In my opinion, this trait is not ideal for players just starting out in Doc Mitchell’s house, as the 10% experience you lose quickly accumulates into missed leveling opportunities that would garner far more than 5 points per skill. However, you could select this trait as you enter the OWB DLC and get a cheeky 5-point bonus to your skills at a stage in the game where leveling doesn’t mean that much anymore, as you are already near the cap. 

Alternatively, you could also team this trait with Logan’s Loophole trait to build the strongest early-game character possible if you just want to steamroll your way through the main campaign. 

Frequently Asked Questions

Question: How many traits can you have in Fallout New Vegas?

Answer: At launch, the player had ten traits to choose from; however, with the Old World Blues DLC, this number was increased to 16. Regardless of the player’s version, they will only be allowed to hold two traits at any one time. 

Question: Can you change your traits in Fallout New Vegas?

Answer: During the base game, you cannot change your traits once you have confirmed and left Doc Mitchell’s house. However, once you arrive in the BigMT, you can change your traits with the help of the Auto-Doc after you have found the required module for it.

Question: Is Wild Wasteland a good trait?

Answer: Every Fallout New Vegas player should choose the Wild Wasteland trait at least once so that they can experience Fallout as it truly should be, wild and wacky. This trait may not be for the serious or realism-focused players, but it definitely is fun and helps add a little bit of surprise to the whole affair.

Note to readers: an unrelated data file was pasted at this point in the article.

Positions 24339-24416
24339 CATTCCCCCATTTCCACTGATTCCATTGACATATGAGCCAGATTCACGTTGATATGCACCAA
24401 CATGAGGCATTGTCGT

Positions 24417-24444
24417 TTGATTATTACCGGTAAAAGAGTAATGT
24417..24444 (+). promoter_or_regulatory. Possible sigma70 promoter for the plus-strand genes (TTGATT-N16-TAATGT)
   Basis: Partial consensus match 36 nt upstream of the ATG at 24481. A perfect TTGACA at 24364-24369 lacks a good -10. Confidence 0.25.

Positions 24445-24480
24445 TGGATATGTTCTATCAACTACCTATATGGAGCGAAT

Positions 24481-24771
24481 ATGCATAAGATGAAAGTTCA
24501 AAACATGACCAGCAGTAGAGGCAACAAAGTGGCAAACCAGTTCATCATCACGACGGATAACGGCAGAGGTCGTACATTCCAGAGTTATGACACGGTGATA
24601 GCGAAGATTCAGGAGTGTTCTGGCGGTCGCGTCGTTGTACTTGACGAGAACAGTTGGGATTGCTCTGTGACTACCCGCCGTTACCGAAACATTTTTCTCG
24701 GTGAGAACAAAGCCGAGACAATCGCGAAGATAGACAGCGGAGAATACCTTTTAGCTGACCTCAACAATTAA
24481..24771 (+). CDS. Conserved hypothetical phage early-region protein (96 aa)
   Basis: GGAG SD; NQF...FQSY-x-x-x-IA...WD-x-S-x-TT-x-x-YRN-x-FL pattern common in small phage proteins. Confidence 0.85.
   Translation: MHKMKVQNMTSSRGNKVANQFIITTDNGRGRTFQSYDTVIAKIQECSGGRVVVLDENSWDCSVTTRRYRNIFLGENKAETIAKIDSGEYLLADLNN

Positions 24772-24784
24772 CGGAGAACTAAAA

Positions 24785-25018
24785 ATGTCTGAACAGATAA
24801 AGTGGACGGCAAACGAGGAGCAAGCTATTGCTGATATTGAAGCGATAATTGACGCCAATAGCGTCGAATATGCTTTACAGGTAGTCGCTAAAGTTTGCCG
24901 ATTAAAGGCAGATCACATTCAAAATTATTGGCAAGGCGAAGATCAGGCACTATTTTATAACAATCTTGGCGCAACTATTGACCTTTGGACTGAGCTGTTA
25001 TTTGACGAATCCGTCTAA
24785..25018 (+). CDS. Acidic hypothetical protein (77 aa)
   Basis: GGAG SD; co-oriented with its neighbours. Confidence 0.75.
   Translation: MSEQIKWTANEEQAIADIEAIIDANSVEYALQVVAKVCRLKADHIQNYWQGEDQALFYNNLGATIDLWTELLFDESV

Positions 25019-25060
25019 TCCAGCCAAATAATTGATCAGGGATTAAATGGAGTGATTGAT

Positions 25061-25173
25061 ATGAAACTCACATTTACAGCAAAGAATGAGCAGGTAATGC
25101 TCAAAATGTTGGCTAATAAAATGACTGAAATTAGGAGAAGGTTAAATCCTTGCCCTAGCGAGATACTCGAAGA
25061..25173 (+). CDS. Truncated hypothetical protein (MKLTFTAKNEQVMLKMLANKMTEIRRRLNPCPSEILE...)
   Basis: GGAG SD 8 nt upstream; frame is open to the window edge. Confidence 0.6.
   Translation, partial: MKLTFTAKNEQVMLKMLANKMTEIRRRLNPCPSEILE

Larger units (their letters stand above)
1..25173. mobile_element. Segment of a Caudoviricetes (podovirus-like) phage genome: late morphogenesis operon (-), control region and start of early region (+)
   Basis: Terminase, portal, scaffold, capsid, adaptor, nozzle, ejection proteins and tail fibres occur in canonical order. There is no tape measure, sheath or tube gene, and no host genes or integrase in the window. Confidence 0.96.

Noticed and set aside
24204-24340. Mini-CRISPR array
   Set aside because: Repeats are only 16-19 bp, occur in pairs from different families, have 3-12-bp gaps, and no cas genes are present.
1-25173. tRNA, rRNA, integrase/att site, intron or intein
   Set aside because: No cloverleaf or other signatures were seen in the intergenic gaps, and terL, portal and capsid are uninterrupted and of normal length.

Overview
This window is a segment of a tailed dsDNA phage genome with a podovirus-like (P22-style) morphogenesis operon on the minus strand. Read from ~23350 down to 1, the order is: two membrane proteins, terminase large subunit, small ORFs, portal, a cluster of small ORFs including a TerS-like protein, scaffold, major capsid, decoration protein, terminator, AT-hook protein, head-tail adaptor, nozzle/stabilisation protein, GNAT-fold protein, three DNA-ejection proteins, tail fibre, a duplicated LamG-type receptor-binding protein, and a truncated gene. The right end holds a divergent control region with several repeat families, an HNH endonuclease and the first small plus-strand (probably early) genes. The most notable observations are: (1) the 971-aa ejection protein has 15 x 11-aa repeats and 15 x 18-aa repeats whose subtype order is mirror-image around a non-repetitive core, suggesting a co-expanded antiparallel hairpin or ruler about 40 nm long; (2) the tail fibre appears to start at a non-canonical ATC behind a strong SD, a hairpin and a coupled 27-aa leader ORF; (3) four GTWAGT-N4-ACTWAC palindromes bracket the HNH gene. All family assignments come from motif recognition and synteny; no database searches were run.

To Wrap it Up

So, there you have it, a comprehensive guide to the Fallout New Vegas trait system, a system that was designed and implemented by Obsidian entertainment in order to fix some of the mistakes made by Bethesda when they made Fallout 3. 

In my opinion, I think changing the leveling system to give the player a perk every two levels instead of one and adding in this trait system is truly genius. These changes make the player consider their early game choices with their entire playthrough in mind, allowing them to determine their playstyle right from the jump. This also encourages extra playthroughs, something that dedicated FNV like me is particularly happy about. 

With that being said, I really do hope you enjoyed this guide and learned something new from it. I wish you good luck in your journey through the Mojave and beyond.